Undersecretary of Education, Martha Kanter (far right) discusses ways to better the quality of education in the Twin Cities. Also pictured are (from left to right) the Rev. Brenda Girton-Mitchell, Maxfield Elementary principal, Nancy Stachel, educator, Maren Gelle, Dr. Donald Easton-Brooks, assoc. dean at Hamline Univ. and Greater Twin Cities United Way CEO, Sarah Caruso.
Though the area has one of the worst achievement gaps in education for students of color, U.S. Undersecretary of Education Martha Kanter believes schools here are headed in the right direction.
The undersecretary was recently in town for a series of meetings on education, including a town hall forum held at North Community High School. The town hall – “Together for Tomorrow”, attended by nearly 100 citizens, was presented by the United Way, the U.S. Dept. of education and the Corp. for National & Community Service.
Though Kanter acknowledged some positive initiatives in education, she was quick to point out how much work needs to be done to better educate students throughout the nation.
“President Obama has made education a priority and said he wants our nation to be the best educated, most competitive work force on the globe,” said Kanter. “The question is how can we take every child in 100,000 schools and help the child perform at grade level?”
Kanter said, alarmingly, one-third of our nation’s children begin their scholastic careers unprepared to perform at standard levels and 25 percent do not achieve a high school diploma. The undersecretary said half the students seeking undergraduate degrees are unable to complete their studies within six years.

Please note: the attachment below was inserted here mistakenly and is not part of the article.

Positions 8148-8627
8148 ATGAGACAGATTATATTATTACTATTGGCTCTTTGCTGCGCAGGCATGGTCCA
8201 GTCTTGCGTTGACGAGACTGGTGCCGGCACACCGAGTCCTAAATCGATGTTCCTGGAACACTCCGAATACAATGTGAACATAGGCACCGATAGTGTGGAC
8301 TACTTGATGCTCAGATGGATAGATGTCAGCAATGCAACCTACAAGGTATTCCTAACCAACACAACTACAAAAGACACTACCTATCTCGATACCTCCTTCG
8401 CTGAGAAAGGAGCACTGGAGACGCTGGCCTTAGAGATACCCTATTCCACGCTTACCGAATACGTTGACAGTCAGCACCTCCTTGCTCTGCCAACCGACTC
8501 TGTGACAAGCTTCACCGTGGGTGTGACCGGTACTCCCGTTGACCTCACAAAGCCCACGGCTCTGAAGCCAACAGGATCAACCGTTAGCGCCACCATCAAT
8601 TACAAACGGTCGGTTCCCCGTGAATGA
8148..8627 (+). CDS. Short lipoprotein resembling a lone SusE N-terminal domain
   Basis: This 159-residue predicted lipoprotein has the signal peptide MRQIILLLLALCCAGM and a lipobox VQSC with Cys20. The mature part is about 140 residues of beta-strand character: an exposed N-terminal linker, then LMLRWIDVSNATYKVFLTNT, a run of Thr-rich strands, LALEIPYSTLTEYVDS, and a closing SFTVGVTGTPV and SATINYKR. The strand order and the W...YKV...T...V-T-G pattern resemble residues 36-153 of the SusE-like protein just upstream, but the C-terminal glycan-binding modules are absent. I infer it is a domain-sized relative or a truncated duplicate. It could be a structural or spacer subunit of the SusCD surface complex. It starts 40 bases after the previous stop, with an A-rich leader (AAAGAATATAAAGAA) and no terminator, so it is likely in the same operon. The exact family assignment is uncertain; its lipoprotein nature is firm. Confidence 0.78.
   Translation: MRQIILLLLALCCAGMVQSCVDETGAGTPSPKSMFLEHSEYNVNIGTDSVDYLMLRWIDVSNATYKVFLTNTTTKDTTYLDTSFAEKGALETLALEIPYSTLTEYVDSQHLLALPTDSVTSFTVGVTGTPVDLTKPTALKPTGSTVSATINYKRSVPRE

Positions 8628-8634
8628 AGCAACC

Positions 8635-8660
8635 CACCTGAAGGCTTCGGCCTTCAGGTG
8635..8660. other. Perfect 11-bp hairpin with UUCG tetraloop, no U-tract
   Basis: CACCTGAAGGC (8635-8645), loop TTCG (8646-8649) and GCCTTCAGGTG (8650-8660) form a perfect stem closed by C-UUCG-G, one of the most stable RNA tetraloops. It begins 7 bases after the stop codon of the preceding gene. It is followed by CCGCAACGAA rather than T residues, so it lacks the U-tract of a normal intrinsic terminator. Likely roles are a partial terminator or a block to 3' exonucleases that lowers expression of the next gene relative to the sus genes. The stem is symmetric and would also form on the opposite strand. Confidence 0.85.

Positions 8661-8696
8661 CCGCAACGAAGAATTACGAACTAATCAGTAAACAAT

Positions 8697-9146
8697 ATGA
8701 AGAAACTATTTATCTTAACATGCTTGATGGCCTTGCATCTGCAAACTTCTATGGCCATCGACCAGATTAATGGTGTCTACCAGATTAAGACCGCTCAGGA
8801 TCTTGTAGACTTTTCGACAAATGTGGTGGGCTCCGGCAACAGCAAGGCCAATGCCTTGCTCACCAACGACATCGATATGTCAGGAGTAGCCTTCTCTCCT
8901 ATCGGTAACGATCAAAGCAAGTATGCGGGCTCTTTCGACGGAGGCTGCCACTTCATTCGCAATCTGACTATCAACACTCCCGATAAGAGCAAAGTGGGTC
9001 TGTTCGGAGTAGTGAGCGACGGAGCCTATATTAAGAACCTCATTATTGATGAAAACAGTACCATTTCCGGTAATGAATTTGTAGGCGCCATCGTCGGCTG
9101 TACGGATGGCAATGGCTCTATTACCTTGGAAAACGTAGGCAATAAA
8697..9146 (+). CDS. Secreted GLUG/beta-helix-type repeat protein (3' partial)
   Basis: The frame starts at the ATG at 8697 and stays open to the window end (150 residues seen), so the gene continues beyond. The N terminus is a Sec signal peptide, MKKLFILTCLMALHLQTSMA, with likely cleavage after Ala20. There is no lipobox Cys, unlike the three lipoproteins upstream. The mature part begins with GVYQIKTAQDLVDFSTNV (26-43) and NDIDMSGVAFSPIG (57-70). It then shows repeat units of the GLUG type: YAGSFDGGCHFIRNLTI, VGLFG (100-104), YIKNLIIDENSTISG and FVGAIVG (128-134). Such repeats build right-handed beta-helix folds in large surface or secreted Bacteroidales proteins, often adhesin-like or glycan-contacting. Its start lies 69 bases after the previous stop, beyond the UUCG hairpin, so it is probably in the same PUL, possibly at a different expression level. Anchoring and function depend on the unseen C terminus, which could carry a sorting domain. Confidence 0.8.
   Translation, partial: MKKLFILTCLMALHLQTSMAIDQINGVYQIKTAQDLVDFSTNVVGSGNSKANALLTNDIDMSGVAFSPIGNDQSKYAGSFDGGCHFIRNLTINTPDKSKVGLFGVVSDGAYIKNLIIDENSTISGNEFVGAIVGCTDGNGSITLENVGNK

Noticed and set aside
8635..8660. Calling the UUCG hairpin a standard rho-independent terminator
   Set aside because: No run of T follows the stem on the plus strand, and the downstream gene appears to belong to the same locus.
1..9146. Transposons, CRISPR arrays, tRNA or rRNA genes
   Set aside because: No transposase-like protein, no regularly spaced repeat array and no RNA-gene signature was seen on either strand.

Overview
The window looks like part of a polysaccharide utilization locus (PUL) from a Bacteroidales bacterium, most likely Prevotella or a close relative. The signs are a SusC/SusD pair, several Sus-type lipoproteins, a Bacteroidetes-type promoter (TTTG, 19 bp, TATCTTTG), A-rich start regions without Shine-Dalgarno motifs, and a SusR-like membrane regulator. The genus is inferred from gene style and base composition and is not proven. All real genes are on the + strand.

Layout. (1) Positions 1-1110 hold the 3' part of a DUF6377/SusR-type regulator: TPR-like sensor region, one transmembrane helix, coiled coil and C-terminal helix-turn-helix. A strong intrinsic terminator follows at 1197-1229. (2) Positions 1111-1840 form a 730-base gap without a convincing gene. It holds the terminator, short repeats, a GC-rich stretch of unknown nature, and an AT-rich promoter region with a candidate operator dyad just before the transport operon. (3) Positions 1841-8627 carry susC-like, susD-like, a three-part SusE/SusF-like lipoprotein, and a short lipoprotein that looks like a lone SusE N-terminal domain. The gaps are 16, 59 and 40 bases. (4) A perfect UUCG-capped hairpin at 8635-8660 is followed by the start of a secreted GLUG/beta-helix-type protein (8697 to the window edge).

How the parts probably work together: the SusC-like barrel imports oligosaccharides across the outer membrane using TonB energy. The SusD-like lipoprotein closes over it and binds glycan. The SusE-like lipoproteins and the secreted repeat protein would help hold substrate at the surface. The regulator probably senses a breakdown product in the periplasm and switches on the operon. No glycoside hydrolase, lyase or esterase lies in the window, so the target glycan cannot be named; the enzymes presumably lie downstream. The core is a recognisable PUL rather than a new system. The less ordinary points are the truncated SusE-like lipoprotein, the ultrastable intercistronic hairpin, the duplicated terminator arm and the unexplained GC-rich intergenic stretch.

Kanter said the U.S. decline in education could have dire consequences.
“All you have to do is look around the world for countries in serious conflict and you will see they are severely undereducated,” said Kanter. “Caring for each and every student; that’s what this is about.”
Nancy Stachel, principal of Maxfield Elementary School in St. Paul is on the front line in the fight to better educate today’s children. In many ways Maxfield highlights some of the numerous problems facing today’s youth. Stachel is the eighth principal in 10 years at Maxfield, which has 99 percent its students who qualify for free or reduced lunch, 97 percent are students of color with 85 percent being African-American.
“When you have schools that are failing, that failure is across the board,” said Stachel.
According to Stachel, a key to better educating students is parent involvement. The principal said within her two years at Maxfield, because of increased parent involvement, academic achievement and attendance are up while disciplinary problems have declined.
“Parents are the first educators in a child’s life,” said Stachel.
The Rev. Brenda Girton-Mitchell said often times when this issue of education reform is discussed many involved in the discussion seem to be the same type individuals.
“You here the term, ‘preaching to the choir,’” said Girton-Mitchell. “Well that’s important because the choir needs to stay motivated and on message.”
Bill English, co-chair of the Coalition of Black Churches was not in concert with the speakers’ message.
“You will not solve the achievement gap without involving the people and leaders of the (affected) community,” said English.
Undersecretary Kanter agreed cultural concerns need to be addressed when trying to better educate students of color.
“We have a need to hire culturally competent teachers in the classroom,” said Kanter. “We want to hire teachers who speak a second language. We want to hire teachers who reflect the ethnic makeup of the student body.”
According to the Greater Twin Cities United Way, the town hall was presented to celebrate and foster school/community partnerships that are helping to turn around the area’s lowest-performing schools.